RNAi patent jolt
- Charlie Schmidt - Nature Biotechnology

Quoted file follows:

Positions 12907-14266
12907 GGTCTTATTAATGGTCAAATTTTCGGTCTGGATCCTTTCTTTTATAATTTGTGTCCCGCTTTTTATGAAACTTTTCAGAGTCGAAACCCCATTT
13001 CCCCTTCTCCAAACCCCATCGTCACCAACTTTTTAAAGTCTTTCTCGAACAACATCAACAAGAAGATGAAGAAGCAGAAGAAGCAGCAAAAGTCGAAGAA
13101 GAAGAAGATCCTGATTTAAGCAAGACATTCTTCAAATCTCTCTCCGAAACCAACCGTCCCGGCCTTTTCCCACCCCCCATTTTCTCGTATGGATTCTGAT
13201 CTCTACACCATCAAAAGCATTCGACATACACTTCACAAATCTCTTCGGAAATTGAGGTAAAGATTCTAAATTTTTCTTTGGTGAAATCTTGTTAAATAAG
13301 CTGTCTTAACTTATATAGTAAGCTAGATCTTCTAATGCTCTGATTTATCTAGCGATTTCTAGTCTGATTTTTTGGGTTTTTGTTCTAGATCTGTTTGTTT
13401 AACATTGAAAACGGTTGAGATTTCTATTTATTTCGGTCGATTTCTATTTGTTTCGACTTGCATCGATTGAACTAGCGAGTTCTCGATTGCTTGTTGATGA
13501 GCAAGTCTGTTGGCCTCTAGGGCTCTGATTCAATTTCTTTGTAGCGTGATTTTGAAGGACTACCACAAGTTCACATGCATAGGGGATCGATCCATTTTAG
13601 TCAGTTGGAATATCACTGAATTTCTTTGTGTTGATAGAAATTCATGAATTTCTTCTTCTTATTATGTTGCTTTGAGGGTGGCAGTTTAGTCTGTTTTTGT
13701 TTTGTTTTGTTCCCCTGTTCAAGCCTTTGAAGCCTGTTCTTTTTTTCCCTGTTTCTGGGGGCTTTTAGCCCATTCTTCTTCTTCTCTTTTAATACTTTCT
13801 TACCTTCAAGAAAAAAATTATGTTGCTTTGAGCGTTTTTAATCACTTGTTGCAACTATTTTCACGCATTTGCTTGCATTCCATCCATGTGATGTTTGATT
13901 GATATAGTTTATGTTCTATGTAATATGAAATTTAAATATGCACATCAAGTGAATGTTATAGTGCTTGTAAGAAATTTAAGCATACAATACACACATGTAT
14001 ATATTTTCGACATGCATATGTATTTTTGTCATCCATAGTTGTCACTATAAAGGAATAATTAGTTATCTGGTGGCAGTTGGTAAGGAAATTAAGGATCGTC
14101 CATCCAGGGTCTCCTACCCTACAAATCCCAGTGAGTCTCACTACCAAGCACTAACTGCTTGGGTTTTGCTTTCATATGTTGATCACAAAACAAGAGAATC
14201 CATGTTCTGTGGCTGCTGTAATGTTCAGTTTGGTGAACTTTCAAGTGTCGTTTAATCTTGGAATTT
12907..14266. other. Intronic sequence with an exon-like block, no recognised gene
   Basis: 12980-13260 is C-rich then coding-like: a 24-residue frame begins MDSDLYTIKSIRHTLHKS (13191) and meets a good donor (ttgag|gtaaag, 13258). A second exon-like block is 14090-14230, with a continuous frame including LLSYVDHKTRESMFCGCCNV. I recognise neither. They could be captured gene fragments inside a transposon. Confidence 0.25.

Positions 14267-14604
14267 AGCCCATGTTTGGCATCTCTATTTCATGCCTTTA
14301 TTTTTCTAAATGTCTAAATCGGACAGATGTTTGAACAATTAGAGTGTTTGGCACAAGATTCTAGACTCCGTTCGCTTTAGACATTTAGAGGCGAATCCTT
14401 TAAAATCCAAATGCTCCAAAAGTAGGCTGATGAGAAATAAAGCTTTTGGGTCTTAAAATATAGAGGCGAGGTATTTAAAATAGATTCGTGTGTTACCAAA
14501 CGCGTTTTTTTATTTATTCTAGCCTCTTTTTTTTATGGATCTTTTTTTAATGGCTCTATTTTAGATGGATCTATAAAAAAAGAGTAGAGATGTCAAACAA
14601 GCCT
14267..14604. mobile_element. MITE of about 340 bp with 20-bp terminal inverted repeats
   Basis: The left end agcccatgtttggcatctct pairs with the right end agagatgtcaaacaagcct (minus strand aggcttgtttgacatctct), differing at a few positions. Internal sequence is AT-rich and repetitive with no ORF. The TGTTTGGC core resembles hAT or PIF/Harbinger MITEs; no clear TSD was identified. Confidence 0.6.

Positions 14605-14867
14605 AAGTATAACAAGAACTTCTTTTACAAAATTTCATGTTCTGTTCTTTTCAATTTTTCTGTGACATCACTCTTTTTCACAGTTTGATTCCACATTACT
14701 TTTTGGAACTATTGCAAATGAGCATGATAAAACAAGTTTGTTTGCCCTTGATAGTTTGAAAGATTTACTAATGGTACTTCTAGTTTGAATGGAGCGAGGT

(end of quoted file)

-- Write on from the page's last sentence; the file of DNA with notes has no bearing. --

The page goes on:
- The US Patent and Trademark Office has issued a patent for detection of RNA-mediated gene silencing to Sir David Baulcombe, University of Cambridge, and Andrew Hamilton, University of Glasgow, over a decade after their gene silencing findings in plants were first reported (Science 286, 950–952, 1999). “The new patent has implications beyond plants,” says Jan Chojecki, CEO of Plant Bioscience Limited (PBL), of Norwich, the tech transfer company that owns the patents. “Anyone in the US profiling short RNAs and their impact on gene expression in mammalian systems is likely to be interested. We think it will create quite a stir.” The new patent recognizes Baulcombe and Hamilton's discovery that when genes are silenced complementary RNA strands of 20–30 bp accumulate—a finding that also proved critical to establishing short RNAs as a tool to manipulate gene expression. The initial patent for this technology, issued in 2004, was limited to plants, but the new patent broadens out to mammals. PBL expects to grant licenses to industry but will not enforce rights in academia, provided researchers use licensed detection kits. James McNamara, who directs the Office of Technology Management, University of Massachusetts Medical School, points out that Craig Mello and Andrew Fire, now at Stanford University, developed comparable RNA detection methods. “But if a company practices methods that might infringe on Baulcombe and Hamilton, they might take a license on it for reasonable terms,” he says.